Striped bass reproduction in Chesapeake Bay has remained poor for the second year in a row since Maryland lifted its moratorium last year on catching the fish.
W. Peter Jensen, fisheries director for Maryland's Department of Natural Resources, said state biologists were at a loss to explain why striped bass, or rockfish, did not have a good spawning season last spring.
But he said there is no reason to curtail fishing again because there are still plenty of rockfish of all ages in the bay.
DNR's annual seine-net survey of 22 different sites around the bay this summer yielded a "young-of-the-year index" for rockfish of 4.4.
That was up slightly from last year's index of 2.1, but still well below the historic average of 8.6.
But Jensen said that DNR officials were not alarmed by the findings of their annual summertime survey of young rockfish, and they planned to go ahead with raising the quota of striped bass that can be caught in Maryland from 750,000 pounds to more than 1 million pounds a year.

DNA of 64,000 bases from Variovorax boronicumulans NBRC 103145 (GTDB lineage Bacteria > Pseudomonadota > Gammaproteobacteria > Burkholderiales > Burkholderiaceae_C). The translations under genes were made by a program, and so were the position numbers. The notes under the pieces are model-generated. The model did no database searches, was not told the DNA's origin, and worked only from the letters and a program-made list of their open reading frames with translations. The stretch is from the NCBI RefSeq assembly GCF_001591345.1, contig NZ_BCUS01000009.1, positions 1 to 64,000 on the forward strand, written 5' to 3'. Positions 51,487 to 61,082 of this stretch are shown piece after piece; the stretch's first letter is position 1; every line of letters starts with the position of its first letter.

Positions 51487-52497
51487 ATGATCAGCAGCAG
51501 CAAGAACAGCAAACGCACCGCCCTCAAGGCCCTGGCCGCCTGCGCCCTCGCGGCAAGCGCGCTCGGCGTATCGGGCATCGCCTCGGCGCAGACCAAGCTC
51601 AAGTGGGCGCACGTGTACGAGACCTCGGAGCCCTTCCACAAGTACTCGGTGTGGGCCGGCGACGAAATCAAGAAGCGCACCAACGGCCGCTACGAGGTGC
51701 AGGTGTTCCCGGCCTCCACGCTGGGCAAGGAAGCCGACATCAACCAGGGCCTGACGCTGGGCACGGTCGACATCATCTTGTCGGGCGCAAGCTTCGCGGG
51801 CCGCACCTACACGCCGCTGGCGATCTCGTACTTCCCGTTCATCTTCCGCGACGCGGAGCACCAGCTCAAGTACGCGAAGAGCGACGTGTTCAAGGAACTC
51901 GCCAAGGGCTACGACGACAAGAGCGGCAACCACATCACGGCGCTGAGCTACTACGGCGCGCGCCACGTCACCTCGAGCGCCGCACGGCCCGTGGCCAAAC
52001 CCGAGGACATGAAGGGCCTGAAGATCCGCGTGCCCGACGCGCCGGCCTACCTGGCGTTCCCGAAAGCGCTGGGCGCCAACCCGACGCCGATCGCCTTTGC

Jensen speculated that climate -- a relatively dry and warm spring -- may have depressed the rockfish reproduction.
But he said that biologists do not know exactly how climate influences spawning success.
"Everything else we're looking at indicates their recovery is well under way, and there's nothing to worry about," Jensen said.
Maryland imposed a moratorium on rockfish in 1985 after commercial and recreational catch plummeted from the 1970s.
Restrictions were imposed in other Atlantic Coast states where striped bass migrate.
The ban was lifted last year for a limited fishery after rockfish racked up a near-record spawning index of 25, and other states relaxed their fishing restrictions as well.
William Goldsborough, senior staff scientist with the Chesapeake Bay Foundation, said the continued poor rockfish reproduction was disappointing.
He said the environmental group had urged the Atlantic States Marine Fisheries Commission, which regulates rockfish, not to allow Maryland or other coastal states to expand their fishing until the rate of reproduction improves.